EU leaders have agreed it is "highly likely" that Russia is responsible for the Salisbury nerve agent attack.
Following a working dinner at a Brussels summit on Thursday night, European Council President Donald Tusk revealed the bloc's member states have backed the UK Government's assessment there is "no other plausible explanation" than Moscow's culpability.
He posted on Twitter: "#EUCO agrees with UK government that highly likely Russia is responsible for #SalisburyAttack and that there is no other plausible explanation."
The comment is likely to satisfy Theresa May's hopes of a strong statement from EU leaders over the attempted murder of former Russian spy Sergei Skripal and his daughter Yulia.
The UK Government has directly blamed Moscow for the attack in Wiltshire, with traces of nerve agent novichok or similar found in the Skripals' blood.
At Thursday's working dinner, the Prime Minister led the EU leaders' discussion of the incident, with Mrs May providing an update on the investigation into the attack.
Ahead of the 28 EU leaders' dinner of scallops, rack of lamb and iced lemon parfait, Mrs May had earlier held special talks on the sidelines of the summit with French President Emmanuel Macron and German Chancellor Angela Merkel.
Their trilateral meeting did not get off to the best start as the British suite at the European Council building in the Belgian capital was plunged into darkness as the lights went out.
But, the Prime Minister was boosted by both Mr Macron and Ms Merkel reaffirming their agreement with British officials that there is no plausible explanation other than the Russian state being responsible for the Salisbury poisoning.
"The leaders agreed on the importance of sending a strong European message in response to Russia's actions and agreed to remain in close contact in coming days," a Number 10 spokesperson said.
Mrs May won similar backing after meeting the leaders of Denmark, Estonia, Finland, Latvia, Lithuania and Sweden, who were also said to have strongly supported the UK's assessment of the Salisbury incident.
Lithuania's President Dalia Grybauskaite even revealed she is "considering" expelling Russian diplomats from her country in the response to the use of a nerve agent in the UK, mirroring Britain's own expulsion of Russian diplomats from London.
Prior to Mr Tusk's later statement, other EU leaders had signalled they might have been less willing to sign up to a joint statement of direct condemnation of Russia, or to take a tougher stance towards Moscow.
Greece's Prime Minister Alexis Tsipras signalled his own resistance on his arrival in Brussels, posting on Twitter: "We have to express solidarity to the British people for the Salisbury case, but we also need to be responsible on that issue."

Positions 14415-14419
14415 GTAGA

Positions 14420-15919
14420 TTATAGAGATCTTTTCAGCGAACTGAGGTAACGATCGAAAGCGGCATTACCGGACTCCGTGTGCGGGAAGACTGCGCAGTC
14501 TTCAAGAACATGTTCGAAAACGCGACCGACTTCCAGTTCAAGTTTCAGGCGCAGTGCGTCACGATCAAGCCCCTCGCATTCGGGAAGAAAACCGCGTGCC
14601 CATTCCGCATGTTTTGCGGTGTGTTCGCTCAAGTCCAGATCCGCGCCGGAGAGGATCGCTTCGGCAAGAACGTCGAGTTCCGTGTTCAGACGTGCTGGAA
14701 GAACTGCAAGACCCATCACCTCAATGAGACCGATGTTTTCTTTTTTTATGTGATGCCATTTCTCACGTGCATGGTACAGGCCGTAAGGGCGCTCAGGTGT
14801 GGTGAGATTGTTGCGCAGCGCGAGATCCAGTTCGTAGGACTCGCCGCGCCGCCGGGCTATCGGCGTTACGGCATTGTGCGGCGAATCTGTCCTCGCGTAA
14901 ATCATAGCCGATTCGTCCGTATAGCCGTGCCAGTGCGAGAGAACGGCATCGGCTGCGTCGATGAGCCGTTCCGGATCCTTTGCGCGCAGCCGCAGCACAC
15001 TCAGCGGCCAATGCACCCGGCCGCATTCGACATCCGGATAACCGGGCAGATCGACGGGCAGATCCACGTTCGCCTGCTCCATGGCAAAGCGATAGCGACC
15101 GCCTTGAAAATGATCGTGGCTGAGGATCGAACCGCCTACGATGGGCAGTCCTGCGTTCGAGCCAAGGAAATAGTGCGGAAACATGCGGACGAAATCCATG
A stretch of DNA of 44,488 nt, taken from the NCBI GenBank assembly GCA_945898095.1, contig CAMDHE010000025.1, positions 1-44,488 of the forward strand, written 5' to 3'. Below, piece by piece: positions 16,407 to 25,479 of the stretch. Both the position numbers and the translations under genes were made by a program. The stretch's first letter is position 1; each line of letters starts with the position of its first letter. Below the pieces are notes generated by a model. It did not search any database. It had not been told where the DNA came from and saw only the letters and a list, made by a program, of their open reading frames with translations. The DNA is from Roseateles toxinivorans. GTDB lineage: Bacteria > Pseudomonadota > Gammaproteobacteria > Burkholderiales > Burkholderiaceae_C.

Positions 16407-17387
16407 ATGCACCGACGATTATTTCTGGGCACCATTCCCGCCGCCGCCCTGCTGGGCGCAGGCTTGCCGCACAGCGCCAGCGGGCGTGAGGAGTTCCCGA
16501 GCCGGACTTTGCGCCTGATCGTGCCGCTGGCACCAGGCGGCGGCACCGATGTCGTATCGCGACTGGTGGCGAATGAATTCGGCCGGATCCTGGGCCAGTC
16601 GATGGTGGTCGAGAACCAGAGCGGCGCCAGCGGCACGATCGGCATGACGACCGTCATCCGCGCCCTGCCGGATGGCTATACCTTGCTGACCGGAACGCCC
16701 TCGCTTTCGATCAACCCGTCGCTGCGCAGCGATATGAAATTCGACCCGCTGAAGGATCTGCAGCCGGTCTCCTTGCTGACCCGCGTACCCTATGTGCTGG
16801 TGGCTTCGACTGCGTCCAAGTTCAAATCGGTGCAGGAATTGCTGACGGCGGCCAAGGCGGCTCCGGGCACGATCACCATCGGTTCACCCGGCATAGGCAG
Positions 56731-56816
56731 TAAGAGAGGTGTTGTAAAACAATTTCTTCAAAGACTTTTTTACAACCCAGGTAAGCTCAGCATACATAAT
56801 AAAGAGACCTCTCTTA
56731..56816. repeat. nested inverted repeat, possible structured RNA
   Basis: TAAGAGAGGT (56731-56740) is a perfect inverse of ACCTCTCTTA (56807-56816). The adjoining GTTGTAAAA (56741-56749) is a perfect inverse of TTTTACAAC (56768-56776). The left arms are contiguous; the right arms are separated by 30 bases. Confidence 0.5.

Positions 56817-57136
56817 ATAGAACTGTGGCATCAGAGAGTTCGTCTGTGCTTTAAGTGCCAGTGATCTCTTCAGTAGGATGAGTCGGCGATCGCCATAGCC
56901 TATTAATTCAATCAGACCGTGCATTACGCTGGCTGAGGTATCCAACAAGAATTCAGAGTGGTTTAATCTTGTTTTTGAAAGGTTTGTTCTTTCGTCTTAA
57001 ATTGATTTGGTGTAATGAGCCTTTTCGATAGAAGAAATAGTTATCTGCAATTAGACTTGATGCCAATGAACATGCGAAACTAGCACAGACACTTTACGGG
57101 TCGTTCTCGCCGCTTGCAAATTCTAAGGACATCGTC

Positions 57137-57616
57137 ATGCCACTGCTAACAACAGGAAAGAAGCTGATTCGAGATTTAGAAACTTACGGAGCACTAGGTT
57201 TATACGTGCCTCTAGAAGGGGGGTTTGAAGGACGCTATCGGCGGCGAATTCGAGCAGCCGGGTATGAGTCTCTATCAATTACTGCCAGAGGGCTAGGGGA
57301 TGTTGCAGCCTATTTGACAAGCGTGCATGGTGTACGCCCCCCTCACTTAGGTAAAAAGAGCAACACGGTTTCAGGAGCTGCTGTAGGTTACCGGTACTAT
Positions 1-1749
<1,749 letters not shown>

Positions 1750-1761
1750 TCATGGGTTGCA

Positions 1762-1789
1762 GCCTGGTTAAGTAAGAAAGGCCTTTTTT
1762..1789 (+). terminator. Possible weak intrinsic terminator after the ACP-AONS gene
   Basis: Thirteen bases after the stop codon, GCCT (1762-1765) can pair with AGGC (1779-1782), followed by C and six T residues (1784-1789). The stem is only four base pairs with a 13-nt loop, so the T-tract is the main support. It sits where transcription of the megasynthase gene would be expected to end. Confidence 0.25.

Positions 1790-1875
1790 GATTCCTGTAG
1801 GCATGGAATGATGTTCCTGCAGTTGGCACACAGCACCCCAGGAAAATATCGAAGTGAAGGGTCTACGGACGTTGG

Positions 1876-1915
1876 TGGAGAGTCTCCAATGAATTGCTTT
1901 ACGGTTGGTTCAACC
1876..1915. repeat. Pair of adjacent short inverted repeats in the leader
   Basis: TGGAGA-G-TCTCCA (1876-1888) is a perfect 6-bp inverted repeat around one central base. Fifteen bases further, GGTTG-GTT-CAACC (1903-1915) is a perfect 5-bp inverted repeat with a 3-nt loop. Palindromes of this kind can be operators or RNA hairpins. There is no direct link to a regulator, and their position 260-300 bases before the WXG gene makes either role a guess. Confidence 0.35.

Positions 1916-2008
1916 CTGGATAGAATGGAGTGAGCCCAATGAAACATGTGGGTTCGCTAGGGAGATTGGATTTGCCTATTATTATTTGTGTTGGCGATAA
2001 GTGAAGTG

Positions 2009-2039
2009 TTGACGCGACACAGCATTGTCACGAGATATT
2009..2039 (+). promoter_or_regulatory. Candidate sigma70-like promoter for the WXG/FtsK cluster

Divisions in Brussels had already been apparent among top EU bosses this week, with European Commission President Jean-Claude Juncker's decision to congratulate Vladimir Putin on his re-election as Russian President criticised by Mr Tusk.
Earlier on Thursday, Russia's ambassador to the UK, Alexander Yakovenko, claimed EU countries were awaiting evidence from Britain over the Salisbury attack.
"Basically I think all the countries of the EU will be happy to see something before they make conclusions," he said.
"What I was told by one ambassador yesterday was first we want to see the evidence, then to make conclusions."
Mr Yakovenko's comments came as a UK judge ruled doctors will be able to take blood samples from the Skripals to send to experts at international watchdog, the Organisation for the Prohibition of Chemical Weapons.
The court ruling also revealed medical tests indicate the Skripals "mental capacity might be compromised to an unknown and so far unascertained degree" as they remain in an unconscious condition in hospital.
Speaking on her arrival in Brussels, Mrs May branded the Salisbury poisoning a "brazen and reckless attack against the UK" by Russia.
She said: "I'll be raising this issue with my counterparts today because it's clear that the Russian threat does not respect borders and indeed the incident in Salisbury was part of a pattern of Russian aggression against Europe and its near neighbours from the Western Balkans to the Middle East."
Prior to their working dinner, EU leaders discussed the allegations Cambridge Analytica harvested the Facebook data of 50 million users.
Mr Tusk said: "It was clear to all the leaders that citizens' privacy and personal data must be fully protected. We take this issue very seriously."
The EU leaders moved their discussions on trade to Friday, as news broke the bloc will be temporarily exempt from US President Donald Trump's threat to impose tariffs on steel and aluminium imports to America.
Should you block ads? Adblocker